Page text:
What are ice sails, and why?

At the  recent European Geosciences Union (EGU) General Assembly conference Geoff Evatt was interviewed about his latest work on ‘ice sails’. “What are they then?” I hear you ask. Well they are clean ice structures that protrude out of the surrounding debris-covered glacier. They can be up to 20 meters in height, with widths of up to 90 meters, and generally have flat-sided faces. Early observers of them referred to them as ice sails as they looked like a flotilla of white-sailed boats floating along the glacier surface.

First off, here is a photo of some ice sails taken in 1929 by C. Visse and provided by Christoph Mayer of the Bavarian Academy of Sciences. They do kind of look like they are floating on top the glacier, no?


The curious thing about them is that they are remarkably persistent over a number of decades, and this was what motivated the research – to try and understand why they form and how come they can hang around so long. Geoffs PhD student Amy Mallinson did an incredible detective job of looking at a lot of satellite images to see if there was a geomorphological or topographic control on these sails and to identify if they can be tracked along the glacier surface. On this point it seems that because the individual shape of each sail is largely preserved, they can be tracked for a number of years and therefore might be a useful way of measuring the horizontal displacement of the surface of glaciers. What Geoff presented was a simple numerical model that explains the conditions under which a 3-sided pyramid form can persist. The model results indicate that it needs to be dry, the balance of the melt rate between the debris-covered surface and the included faces of the sail needs to be just right. The ice sails form when these conditions are met and once the sails are transported by ice flow to a location when these conditions are no longer met then they fade out of existence.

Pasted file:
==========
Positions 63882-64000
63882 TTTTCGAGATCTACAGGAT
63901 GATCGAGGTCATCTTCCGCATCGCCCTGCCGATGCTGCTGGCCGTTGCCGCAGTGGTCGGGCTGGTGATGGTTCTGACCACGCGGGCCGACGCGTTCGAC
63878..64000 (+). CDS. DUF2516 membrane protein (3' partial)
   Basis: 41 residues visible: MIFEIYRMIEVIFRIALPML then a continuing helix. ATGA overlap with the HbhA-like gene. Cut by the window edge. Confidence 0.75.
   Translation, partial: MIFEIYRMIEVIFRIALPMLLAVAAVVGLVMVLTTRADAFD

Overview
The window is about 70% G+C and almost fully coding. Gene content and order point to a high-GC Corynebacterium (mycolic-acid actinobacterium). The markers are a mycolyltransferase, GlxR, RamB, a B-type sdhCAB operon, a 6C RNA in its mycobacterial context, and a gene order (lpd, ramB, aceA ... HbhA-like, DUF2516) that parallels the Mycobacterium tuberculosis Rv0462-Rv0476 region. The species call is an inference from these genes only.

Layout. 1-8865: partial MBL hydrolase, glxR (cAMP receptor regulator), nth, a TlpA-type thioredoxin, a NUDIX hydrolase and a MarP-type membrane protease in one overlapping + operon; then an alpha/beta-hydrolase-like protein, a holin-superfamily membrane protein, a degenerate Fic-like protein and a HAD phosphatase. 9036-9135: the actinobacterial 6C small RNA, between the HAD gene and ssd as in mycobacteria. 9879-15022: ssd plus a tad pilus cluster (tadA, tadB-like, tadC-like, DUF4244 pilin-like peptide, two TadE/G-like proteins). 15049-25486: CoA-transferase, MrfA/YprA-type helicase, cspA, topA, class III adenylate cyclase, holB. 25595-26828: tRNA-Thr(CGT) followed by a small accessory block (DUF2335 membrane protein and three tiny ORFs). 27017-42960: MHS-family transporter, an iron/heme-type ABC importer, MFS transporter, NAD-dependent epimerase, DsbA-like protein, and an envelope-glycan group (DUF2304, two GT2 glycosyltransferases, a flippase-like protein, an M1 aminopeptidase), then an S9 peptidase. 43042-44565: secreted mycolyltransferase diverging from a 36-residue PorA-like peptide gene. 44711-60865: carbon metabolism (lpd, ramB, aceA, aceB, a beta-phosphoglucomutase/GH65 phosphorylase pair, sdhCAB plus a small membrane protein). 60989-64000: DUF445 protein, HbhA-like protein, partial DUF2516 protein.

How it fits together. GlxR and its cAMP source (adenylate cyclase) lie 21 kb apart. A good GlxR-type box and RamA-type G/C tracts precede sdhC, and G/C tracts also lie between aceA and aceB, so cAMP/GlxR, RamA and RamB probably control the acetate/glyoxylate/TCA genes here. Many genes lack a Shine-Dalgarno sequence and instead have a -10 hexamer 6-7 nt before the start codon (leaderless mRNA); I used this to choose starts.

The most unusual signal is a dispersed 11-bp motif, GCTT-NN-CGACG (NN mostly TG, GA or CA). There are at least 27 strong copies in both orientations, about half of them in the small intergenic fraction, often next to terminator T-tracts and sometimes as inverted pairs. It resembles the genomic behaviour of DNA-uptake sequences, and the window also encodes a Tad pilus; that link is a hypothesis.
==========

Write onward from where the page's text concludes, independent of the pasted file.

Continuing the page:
Jonathan Amos of the BBC prepared a nice article on this topic, featuring interviews with Geoff on ice sails and myself on the topic of debris covered glaciers in general, which can be found here.

The debris covered glacier session at the EGU this year was particularly vibrant and you can check out the research that was presented on the conference website, where some of the authors have uploaded their posters and talks. Navigate to session CR4.3 and then click on Orals or Posters to see the contents of each session. You can download the full set of submitted abstracts here: EGU2016-CR4-3-Abstracts.

About lindsey

Environmental scientist. I am glaciologist specialising in glacier-climate interactions to better understand the climate system. The point of this is to understand how glaciated envionments might change in the future - how the glaciers will respond and what the impact on associated water resources and hazard potential will be.
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